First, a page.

"Penny," is a former prostitute, drug user, and alcoholic. She attributes her lifestyle change to God, and explained that she still struggles in some areas of her life. She gained 100 pounds after quitting drugs, a common problem among former drug users, she said. And, her oldest son was recently incarcerated.
"Me having problems with him is hard because today I'm trying to be a parent and it's just hard and it makes you cry, it makes you scream... it makes you cuss," Penny explained. "You know, you love your child so much it hurts down within because you only want what's best for them."
After the interview, Borron opened up her laptop and began to consider how their stories fit into her methodological framework. She pondered how stories like Penny's could shape the way Purdue educates underserved audiences.
When Borron began graduate school, she often found herself frustrated by how the classes missed "the bigger picture" of the Christian worldview. Over time, however, Borron began to shift her approach to research.
"I began to consider, why not let the Lord reveal to me through His Word how to structure research objectives," she said.
Constant exposure to the Bible, and conversations at home and church helped her develop a Biblical perspective on research. The CCA has offered her a clear opportunity to use a research approach that's not Biblical in nature, and meld it with a Biblical perspective.
"I have been amazed at how I've been able to situate social science methods in Truth. I've also been amazed at how God has shown me what it means to love others," she said.
Mark Tucker, Purdue agricultural communication professor and Borron's academic adviser, has worked with Borron since 2006 and recognizes the value of her approach.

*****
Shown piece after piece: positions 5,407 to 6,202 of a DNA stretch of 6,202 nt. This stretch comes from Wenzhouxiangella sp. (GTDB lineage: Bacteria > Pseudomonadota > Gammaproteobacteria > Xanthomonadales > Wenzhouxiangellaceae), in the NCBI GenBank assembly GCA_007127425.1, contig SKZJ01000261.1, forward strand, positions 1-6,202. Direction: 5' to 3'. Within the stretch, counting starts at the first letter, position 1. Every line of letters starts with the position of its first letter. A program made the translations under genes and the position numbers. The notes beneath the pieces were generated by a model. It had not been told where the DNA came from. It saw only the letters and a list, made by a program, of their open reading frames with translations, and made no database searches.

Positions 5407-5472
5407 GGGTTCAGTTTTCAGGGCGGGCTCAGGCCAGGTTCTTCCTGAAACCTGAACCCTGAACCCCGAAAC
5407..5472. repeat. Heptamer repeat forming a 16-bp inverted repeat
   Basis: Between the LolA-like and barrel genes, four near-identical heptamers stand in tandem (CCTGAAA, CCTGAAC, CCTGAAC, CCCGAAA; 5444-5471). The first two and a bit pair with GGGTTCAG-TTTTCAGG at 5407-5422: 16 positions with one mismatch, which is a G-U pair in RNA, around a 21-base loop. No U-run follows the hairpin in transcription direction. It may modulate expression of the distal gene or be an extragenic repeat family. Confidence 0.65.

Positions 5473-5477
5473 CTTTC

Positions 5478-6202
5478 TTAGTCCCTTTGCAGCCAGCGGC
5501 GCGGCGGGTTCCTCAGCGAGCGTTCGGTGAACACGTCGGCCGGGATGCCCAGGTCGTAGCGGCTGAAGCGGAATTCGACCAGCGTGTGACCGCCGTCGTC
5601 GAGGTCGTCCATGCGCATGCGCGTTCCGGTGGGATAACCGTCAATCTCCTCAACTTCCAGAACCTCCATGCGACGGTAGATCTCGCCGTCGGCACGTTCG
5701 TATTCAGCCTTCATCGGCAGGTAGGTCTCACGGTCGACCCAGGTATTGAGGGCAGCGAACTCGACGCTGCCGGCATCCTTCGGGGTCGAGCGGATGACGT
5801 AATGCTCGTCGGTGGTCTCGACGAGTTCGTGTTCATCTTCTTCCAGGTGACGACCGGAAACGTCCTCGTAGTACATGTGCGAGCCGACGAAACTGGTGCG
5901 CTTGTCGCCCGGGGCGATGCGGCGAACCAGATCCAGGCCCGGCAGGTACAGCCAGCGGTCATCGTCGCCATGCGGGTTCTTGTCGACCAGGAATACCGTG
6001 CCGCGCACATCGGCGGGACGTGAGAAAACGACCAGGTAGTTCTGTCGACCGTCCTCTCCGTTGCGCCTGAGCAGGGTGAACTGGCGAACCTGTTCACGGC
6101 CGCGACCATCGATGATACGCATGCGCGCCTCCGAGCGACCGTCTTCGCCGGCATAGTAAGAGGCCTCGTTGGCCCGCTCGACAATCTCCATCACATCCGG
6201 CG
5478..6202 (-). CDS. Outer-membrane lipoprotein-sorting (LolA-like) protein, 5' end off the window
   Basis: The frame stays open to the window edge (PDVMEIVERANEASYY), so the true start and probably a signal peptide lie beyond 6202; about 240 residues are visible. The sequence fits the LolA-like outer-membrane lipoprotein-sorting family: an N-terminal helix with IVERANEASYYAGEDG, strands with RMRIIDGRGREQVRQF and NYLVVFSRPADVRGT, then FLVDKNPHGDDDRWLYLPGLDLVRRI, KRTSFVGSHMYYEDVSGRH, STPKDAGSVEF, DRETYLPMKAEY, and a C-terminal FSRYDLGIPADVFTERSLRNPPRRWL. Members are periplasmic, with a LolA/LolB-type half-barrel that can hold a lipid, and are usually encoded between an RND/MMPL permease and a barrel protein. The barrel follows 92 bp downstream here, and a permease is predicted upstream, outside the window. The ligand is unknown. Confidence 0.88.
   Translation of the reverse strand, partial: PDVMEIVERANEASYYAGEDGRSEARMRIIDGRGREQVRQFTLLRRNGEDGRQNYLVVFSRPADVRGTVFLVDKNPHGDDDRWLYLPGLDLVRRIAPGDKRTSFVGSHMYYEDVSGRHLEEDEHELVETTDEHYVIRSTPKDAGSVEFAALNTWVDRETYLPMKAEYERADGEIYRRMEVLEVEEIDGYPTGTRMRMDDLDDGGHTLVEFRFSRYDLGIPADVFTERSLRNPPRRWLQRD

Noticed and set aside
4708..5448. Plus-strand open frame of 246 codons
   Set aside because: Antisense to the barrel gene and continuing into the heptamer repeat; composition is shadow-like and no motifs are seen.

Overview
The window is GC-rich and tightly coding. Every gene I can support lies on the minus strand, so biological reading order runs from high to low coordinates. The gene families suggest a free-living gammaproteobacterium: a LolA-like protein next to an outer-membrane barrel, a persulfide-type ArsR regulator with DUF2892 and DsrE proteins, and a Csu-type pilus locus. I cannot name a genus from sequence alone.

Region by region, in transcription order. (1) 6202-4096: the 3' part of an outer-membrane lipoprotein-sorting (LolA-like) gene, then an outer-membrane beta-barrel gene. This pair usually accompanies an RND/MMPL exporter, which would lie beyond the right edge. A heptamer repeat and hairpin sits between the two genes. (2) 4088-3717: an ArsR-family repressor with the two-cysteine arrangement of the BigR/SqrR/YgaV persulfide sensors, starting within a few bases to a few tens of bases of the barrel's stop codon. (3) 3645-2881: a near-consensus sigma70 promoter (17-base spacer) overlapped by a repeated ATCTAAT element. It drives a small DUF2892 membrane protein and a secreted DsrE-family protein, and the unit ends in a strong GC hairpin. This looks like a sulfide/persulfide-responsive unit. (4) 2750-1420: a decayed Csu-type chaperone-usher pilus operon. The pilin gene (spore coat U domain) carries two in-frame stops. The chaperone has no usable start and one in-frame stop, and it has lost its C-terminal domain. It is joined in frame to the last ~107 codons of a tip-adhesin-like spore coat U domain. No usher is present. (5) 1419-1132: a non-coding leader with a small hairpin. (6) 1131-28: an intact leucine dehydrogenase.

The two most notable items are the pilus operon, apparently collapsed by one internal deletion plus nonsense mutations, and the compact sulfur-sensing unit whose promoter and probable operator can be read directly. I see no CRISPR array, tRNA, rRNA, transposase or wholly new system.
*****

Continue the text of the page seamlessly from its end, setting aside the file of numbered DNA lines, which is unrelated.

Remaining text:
"Abigail's work will help broaden the field of agricultural communication. Her methodology is not widely used in our field, but it has the potential to enhance how educators and others engage with new populations," he said.
Borron stands out as a researcher because of her compassionate nature and ability to genuinely listen, Tucker said.
Listening is not only the hallmark of Borron's research, it forms the basis for her relationships with her agricultural communication students as well. Borron strives to build relationships with her students that extends beyond scheduling for classes and job searches. She often leaves the door to her office open, welcoming students to come in and talk.
Jeanne Gibson, one of Borron's students, graduated from Purdue in May and now has a ummer internship at the public relations firm, Osborn & Barr. When Gibson had an internship interview, Borron took her aside after class and encouraged her to be confident in her education and communication skills. Borron's support challenged her to give her all in the interview, Gibson said. When Gibson checked her email later that day, she found a message from Borron in her inbox asking how the interview went.
"Abigail really enriched my Purdue experience with her constant support and encouragement," Gibson said.
This fall, Borron will become a professor at Purdue University, with new students and new research opportunities. But she will continue to live out her Christian faith by fulfilling Jesus' command to "love thy neighbor." And for Borron, loving means lending an ear to someone in need.